Emerging Fight: Bolton vs. Mattis?
Fresh trouble may be brewing between the president’s national security advisor and his defense chief.
When James Mattis, secretary of defense, first greeted John Bolton, then national security advisor–designate, late last month, he addressed him sardonically: “I heard you’re actually the devil incarnate.”
By all rights Mattis, one of the most powerful members of the Cabinet if not the preeminent excepting the president, is trying to accommodate the new head of the National Security Council (NSC).
“I hope that there's some different world views. That's the normal thing you want unless you want groupthink,” Mattis said upon Bolton’s ascension.
But it’s no secret the secretary doesn’t care for Bolton, a White House official told me this week.
And as I’ve reported, Mattis tried to block Bolton at NSC and succeeded for quite some time.
Now there’s a potential fresh fight, according to a source familiar with the matter: Bolton wants Mira Ricardel as a deputy.
This is important because Mattis nuked the idea of Ricardel at the Pentagon on a permanent basis last year, quashing her hopes to be appointed under secretary of defense for policy (USDP), and prompting the president to send her to the department of commerce, where she currently works (as under secretary for export administration).
Ricardel has a long C.V.: Georgetown, Tufts, Reagan administration, senior Dole campaign advisor, Bush 43 Defense official and later Council on Foreign Relations. She served as a defense advisor on Donald Trump’s transition.
But back in 2017, Ricardel and Mattis disagreed on appointees at the department of defense—earlier in the administration she was at the Office of Presidential Personnel.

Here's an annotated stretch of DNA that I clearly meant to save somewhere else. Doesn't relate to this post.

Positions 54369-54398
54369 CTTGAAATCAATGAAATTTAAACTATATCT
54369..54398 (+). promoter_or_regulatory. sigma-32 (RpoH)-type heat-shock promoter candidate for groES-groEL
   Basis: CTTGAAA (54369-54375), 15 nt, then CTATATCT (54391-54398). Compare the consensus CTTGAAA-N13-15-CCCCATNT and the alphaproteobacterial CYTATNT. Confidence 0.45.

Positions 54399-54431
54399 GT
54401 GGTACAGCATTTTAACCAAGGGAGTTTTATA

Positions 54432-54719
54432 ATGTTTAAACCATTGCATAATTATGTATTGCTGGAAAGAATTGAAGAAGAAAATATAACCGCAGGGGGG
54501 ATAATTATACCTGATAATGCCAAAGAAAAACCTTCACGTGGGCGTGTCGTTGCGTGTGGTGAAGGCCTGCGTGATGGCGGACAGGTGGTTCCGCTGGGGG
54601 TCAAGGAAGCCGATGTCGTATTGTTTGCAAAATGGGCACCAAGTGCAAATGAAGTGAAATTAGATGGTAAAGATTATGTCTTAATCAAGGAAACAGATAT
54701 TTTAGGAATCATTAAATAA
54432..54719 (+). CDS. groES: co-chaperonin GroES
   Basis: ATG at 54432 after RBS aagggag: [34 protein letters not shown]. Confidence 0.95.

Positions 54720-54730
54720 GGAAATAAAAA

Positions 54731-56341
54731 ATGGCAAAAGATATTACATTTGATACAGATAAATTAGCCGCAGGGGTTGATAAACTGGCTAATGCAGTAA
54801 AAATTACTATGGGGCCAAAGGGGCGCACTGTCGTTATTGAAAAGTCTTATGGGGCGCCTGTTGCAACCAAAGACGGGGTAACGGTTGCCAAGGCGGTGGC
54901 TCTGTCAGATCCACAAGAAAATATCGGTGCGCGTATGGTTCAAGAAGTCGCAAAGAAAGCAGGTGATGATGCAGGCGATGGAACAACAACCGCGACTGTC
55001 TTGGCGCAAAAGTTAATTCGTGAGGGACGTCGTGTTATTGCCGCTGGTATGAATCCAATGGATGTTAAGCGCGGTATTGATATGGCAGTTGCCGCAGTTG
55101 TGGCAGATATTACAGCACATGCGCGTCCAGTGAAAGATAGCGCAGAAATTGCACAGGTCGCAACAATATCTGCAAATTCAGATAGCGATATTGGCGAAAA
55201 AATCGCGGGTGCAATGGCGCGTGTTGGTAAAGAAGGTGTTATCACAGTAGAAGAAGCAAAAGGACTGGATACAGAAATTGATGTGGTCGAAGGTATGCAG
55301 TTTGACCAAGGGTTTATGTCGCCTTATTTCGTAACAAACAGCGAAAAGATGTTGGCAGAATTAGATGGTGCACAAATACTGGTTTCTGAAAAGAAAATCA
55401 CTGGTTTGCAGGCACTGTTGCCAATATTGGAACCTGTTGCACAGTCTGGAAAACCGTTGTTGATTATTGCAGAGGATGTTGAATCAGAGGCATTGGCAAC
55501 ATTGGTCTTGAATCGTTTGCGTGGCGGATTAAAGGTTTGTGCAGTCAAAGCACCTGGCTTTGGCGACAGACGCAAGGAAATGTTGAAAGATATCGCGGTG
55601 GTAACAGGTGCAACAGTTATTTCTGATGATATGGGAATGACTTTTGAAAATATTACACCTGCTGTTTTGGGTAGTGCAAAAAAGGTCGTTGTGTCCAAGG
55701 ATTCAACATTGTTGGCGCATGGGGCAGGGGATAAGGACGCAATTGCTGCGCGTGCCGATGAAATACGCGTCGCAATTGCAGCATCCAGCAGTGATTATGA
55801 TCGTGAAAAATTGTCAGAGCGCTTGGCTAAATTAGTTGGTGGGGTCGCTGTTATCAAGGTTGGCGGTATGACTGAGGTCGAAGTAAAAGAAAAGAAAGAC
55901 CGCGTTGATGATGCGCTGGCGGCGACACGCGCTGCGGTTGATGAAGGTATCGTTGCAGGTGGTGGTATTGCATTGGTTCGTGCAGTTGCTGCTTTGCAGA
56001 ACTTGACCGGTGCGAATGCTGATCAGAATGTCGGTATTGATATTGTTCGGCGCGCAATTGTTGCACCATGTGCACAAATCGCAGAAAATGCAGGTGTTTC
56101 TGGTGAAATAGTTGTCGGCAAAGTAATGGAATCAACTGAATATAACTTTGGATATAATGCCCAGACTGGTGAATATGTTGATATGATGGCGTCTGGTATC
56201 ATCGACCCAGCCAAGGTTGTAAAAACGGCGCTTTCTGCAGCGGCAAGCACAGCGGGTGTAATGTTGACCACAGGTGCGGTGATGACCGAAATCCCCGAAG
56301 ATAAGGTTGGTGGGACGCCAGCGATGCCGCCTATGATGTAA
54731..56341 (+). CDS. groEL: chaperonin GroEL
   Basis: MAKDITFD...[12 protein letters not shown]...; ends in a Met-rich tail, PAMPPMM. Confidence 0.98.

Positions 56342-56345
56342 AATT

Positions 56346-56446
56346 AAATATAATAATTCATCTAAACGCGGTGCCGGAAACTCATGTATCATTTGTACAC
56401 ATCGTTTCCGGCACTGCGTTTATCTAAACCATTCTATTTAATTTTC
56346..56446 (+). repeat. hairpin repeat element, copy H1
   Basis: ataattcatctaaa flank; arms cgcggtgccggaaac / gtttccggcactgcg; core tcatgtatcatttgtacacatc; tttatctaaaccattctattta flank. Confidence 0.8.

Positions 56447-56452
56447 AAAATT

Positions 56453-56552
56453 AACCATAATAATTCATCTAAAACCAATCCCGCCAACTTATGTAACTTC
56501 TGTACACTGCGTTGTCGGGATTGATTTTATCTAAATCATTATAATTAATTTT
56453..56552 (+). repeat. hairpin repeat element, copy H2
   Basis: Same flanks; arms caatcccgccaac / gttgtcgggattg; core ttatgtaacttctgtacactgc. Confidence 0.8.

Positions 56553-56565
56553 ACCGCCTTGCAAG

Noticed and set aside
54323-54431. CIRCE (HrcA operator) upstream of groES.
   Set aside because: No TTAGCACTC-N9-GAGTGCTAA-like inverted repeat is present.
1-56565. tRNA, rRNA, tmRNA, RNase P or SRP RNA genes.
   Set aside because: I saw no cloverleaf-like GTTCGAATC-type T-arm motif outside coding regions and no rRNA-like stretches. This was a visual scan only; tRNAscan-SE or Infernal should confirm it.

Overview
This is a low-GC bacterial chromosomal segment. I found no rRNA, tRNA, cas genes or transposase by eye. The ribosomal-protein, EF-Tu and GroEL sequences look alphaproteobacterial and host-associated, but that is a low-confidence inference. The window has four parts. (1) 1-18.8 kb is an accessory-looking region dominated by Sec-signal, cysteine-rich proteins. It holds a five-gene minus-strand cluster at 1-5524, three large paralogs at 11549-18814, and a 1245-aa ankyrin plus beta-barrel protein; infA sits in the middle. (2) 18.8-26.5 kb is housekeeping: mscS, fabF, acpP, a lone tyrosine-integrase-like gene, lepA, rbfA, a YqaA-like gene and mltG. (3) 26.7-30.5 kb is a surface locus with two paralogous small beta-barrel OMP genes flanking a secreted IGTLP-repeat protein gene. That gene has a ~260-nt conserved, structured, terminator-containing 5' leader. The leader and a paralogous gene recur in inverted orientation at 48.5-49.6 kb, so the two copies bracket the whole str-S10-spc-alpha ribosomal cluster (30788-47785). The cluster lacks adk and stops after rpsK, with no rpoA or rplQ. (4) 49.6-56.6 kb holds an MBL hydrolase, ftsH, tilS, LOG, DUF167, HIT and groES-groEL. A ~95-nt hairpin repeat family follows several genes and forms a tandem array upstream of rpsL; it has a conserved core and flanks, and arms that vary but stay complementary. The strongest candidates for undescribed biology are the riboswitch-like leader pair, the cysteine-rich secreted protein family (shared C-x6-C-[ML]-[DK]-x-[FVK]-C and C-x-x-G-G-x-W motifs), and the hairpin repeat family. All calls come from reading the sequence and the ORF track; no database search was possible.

Is Bolton prepared to thumb his nose at Mattis on this one?
The two also disagreed most recently on Syria, as I’ve reported.
Bolton wanted a fuller-fledged strike on Assad while Mattis was more cautious and favored, at most, what took place Saturday morning.
The Wall Street Journal has reported Bolton favored a “ruinous” offensive against the regime in Damascus. (But a defense source familiar with the matter denies recent New York Times reporting that Mattis wanted Congressional approval for any action against Assad; the administration likewise denies it.)
Is the Bolton-Mattis fracas another distraction for the Trump administration or is it about to spill over onto center-stage?
Mattis is omnipresent on national security: the status quo is nothing much moves without Mattis—the deputy president. Syria is telling: Mattis won.
But Syria and Russia, are Bolton’s “portfolio” said Victor Cha, Trump’s scuttled ambassador to Korea, Wednesday night at the W Hotel in Washington. Stay tuned.
Curt Mills is a foreign-affairs reporter at the National Interest.